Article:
Brian McNicoll

“Paging the Onion … Do we really need a national weather service? (From FOX News, of course).”

This is a tweet from Eric Boehlert, who works for the George Soros-funded Media Matters for America website.

There’s a hurricane bearing down on us, he was saying last Saturday, and the idiots on the FOX News are running stories asking whether we need the National Weather Service. So silly it deserves its own story in the Onion.

Well, do we need a National Weather Service?

The most popular site on the web for weather is weather.com, run by the Weather Channel. The National Weather Service, a $1 billion-per-year federal agency, is right next door at weather.gov. From Tuesday through Sunday – the high-water period for Irene watching – did you ever once go to weather.gov for storm information?

Few Americans did. In fact, weather.com had more than 3,000 times as many unique visitors as weather.gov. And anyone who didn’t get their information from one of those sites probably got it on television, where, again, the NWS played little or no role.

So what did NWS bring to the table? The National Hurricane Center? The NHS did fly atop the storm and broadcast some interesting images. But, really, those in the path of the storm need time frames and info on the path of the storm – and those images provided neither.

NWS did issue its various warnings and watches and advisories. But the warnings carry no force – it’s up to local governments to order evacuations, open shelters or impose curfews. And the advisories, warnings and watches basically tell us the storm is getting close, now closer, now so close it should be raining outside your door. In other words, information widely available elsewhere for free.

Are perhaps the NWS’ forecasts more accurate? Because if they are – for hurricanes or blizzards or thunderstorms or tornados – that information could save lives, not to mention billions of dollars. But the leading authority in America on when and where storms will hit is Accu-Weather, a private concern.

It was Accu-Weather, not NWS, that first predicted Katrina would score a direct hit on New Orleans. It was Accu-Weather, not NWS, that led with predictions Irene would not prove the devastating monster others were proclaiming. It is Accu-Weather that answers the bell when local governments need localized forecasts on snowfall, rainfall and the like. NWS doesn’t even offer these services.

Most of us don’t need zip code-by-zip code weather information. We need to know roughly when the storm will arrive, when will it end, how hard will the winds blow and how much rain/snow/ice will fall. And we can get that info anywhere for free.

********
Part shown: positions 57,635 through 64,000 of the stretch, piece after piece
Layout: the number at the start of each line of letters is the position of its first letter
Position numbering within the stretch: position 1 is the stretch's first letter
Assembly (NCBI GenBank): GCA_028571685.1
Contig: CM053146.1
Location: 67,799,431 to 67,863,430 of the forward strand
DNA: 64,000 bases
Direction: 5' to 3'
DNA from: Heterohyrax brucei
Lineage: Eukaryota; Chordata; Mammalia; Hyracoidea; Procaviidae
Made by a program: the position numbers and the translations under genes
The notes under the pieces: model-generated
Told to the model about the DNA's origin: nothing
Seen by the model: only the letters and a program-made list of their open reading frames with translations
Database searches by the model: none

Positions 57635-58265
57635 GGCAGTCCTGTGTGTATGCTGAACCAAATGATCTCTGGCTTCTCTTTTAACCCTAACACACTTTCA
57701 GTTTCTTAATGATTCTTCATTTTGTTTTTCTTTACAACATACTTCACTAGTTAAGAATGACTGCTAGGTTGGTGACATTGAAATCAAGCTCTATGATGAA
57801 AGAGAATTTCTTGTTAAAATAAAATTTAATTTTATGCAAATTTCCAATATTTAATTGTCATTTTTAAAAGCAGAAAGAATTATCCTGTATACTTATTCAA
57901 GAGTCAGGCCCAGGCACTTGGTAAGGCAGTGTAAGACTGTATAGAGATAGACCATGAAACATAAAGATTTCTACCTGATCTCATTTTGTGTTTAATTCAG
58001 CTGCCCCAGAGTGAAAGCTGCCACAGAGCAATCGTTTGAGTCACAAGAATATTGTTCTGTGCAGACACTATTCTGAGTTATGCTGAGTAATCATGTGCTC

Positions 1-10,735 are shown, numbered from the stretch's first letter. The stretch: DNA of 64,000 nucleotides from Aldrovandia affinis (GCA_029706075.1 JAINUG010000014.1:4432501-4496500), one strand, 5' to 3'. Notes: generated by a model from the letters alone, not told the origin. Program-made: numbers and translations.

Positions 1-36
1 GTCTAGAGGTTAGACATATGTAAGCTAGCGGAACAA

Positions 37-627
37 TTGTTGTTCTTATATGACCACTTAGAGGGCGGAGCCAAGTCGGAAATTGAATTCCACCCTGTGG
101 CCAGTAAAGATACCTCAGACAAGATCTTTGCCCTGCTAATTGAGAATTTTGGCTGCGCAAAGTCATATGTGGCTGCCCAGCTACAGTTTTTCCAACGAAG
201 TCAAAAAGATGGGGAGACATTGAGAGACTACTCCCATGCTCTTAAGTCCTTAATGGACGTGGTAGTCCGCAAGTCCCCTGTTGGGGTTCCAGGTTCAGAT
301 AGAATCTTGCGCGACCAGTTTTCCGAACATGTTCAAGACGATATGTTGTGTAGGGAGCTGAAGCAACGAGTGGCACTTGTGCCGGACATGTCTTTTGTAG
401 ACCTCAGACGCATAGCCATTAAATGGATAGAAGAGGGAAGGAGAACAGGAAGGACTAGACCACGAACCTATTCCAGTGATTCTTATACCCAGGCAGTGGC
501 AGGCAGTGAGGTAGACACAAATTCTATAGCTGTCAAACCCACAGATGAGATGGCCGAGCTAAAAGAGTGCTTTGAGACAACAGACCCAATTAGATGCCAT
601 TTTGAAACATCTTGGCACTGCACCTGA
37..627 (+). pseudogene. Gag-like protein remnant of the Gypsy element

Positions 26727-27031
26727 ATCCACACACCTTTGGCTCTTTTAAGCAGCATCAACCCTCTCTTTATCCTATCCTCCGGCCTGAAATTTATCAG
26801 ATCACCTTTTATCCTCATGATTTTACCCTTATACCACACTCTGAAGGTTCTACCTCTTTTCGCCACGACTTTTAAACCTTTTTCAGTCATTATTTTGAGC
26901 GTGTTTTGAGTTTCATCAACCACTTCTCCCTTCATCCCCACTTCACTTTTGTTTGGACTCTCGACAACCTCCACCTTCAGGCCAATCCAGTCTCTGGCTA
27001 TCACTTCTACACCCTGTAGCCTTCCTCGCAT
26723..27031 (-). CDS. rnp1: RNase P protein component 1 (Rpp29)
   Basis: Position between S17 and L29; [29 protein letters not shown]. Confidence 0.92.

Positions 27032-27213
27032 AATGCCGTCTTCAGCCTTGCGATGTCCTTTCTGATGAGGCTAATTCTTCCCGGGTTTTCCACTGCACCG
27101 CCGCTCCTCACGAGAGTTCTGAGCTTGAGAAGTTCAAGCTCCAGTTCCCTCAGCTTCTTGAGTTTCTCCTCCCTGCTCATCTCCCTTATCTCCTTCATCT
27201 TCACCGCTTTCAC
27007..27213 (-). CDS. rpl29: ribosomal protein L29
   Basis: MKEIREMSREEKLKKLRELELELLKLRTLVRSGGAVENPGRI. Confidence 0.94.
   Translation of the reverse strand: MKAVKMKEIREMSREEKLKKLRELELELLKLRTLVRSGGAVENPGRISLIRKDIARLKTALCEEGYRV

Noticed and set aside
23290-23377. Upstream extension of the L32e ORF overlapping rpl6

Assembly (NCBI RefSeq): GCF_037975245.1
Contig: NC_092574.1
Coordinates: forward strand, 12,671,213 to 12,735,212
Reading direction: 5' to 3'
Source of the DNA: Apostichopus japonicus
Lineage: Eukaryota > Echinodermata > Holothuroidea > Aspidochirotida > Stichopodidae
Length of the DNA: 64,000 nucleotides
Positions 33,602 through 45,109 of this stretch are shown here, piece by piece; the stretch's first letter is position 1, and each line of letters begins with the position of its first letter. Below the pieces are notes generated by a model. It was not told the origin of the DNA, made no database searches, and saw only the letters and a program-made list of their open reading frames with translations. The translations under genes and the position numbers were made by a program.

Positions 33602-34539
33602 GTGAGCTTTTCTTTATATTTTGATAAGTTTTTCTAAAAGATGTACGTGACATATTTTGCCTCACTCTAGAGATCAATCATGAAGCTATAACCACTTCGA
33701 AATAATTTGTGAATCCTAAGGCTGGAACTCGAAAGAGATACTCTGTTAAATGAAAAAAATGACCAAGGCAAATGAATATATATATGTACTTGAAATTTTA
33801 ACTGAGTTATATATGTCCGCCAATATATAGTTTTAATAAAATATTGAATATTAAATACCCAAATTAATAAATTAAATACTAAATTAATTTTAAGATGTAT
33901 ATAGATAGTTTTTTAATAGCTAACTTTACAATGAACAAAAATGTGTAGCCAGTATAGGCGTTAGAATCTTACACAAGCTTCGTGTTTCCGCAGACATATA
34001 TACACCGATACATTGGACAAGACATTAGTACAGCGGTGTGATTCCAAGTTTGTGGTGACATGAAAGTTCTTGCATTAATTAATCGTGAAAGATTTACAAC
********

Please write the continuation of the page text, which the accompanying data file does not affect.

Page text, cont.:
Nearly every TV station worth its signal has a Doppler radar and the capability to link to Dopplers at sister stations closer to the action. Private services, such as the Weather Channel, fill in the blanks with 10-day forecasts, coastal flood warnings and their own radar screens.

When weather is a story, as it was last weekend – a Rasmussen Poll says 81 percent of Americans were closely following Irene developments – the media is all over it. Weather people pull double duty. Programming is pre-empted. The beaches are more crowded than usual with reporters in rainsuits confirming that, yes, the beach is in miserable shape. Doppler images appear in the corner of every television screen.

And, when weather is not the story … well, then it’s time to take a look at the weather.gov site. It gives electronic life to the phrase “government issue.” The maps look as if they are designed for cartographers. The buttons on the side make clear this site is not for the casual user who just needs to know when the big storm will hit.

Which leaves us to ponder the obvious question: If the NWS site is not for those in the path of storms, who is it for? And why does it exist? We don’t need government to warn us of big storms. A sizable and healthy industry – buoyed, unlike NWS, with the latest in technology to both gather the information and distribute it – exists for this purpose.

There is a joke of Onion dimensions in this story. But it’s not the one Boehlert thinks. The joke, as always, is on American taxpayers, whose leaders continue to ignore reality and preserve these relics that few need and even fewer use.

Like Irene, NWS’ time has passed. It is time for it to go. No joking.


Brian McNicoll

Brian McNicoll is a conservative columnist and freelance writer based in Alexandria, Va.